Carrying the aforementioned REI Storm Proof Matches also addresses some of the other concerns of the BIC lighter: they will light when wet (if lit and then submerged, they will quickly relight themselves after you remove them from the water) and are nigh impossible to blow out. This makes them a great emergency fire source, but, like the fancy butane lighters, are relatively expensive compared to standard strike-anywhere matches. Because of this, I carry both: normal strike-anywhere matches for general use and REI Storm Proof Matches for when the elements are against me. The REI Storm Proof Matches, being pretty darn waterproof, aren’t in much need of a waterproof case (I imagine that they will get soggy and useless if they’re kept underwater for a long period of time, but if you accidentally take a bath during a river crossing and crawl out within a couple minutes, the matches should be fine). Strike-anywhere matches, on the other hand, do need extra protection. Hence why I decided to start with the standard size K & M case.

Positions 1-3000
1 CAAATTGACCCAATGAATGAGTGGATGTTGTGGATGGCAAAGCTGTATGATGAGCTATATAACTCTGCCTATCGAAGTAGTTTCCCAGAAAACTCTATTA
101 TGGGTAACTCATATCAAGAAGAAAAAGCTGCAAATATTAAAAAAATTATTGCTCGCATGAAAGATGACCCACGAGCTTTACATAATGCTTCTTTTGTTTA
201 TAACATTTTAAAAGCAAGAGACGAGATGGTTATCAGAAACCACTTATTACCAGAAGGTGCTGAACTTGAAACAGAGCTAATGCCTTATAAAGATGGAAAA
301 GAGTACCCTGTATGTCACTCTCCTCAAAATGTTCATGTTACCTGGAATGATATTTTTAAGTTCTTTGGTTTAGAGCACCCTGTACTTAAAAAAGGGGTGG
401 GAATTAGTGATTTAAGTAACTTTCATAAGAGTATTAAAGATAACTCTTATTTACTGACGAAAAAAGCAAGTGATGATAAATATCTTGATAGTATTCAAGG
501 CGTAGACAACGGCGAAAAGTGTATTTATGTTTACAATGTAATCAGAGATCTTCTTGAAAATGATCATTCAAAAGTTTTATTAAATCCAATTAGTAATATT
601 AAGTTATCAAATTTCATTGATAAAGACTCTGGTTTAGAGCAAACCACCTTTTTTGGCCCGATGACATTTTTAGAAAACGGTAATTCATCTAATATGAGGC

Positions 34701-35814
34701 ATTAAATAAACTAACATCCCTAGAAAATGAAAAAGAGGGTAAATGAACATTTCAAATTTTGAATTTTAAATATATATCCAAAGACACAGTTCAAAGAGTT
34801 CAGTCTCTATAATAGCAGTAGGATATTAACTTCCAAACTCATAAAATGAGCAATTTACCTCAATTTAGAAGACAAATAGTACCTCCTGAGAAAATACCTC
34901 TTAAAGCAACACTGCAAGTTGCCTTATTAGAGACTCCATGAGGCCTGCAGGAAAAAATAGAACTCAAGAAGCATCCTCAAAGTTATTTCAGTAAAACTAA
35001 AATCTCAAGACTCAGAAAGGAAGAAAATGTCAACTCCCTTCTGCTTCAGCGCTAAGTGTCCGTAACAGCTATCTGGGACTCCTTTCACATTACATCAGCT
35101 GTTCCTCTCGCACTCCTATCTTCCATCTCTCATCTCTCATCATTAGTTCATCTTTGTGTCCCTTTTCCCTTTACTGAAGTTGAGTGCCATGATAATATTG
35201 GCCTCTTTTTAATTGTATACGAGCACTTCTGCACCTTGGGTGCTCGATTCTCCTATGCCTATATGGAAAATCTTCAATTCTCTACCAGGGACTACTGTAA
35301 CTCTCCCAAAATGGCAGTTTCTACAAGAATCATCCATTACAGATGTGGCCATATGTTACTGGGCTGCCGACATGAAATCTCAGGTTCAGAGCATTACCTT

All K & M match cases feature a unique closure system. The lid itself has two o-rings on it to prevent any water leakage (guaranteed to 2000 psi of water pressure). It’s not a screw on lid, but simply pressed onto the case. After the lid is on, you then twist the cap, which in turn twists and tightens the thin nylon lanyard around the body of the case, ensuring that the fit remains tight. Ingenious, simple, and effective.
The body of the case itself is about 3” (not including the cap). The bottom half is smooth, while the top bit is etched with a pattern that ensures a good grip can be had on the case, even when you and it are soaked.
The top of the lid sports a small Suunto compass for general direction finding, greatly increasing the utility of the item. This isn’t some cheap, $1 knock-off button compass, either. Suunto compasses can be depended upon.
The outer rim of the lid has been etched in the same manner as the top half of the body for grip, but the case also comes with a small protective piece of plastic that slides snugly over the lid, protecting the face of the compass. With this installed, you loose the extra grip on the lid. This may be a problem in some conditions.
The lanyard, after it does its thing tightening the lid, extends down past the body of the case for about 12”, terminating in a loop, which allows the case to be securely fastened to your person.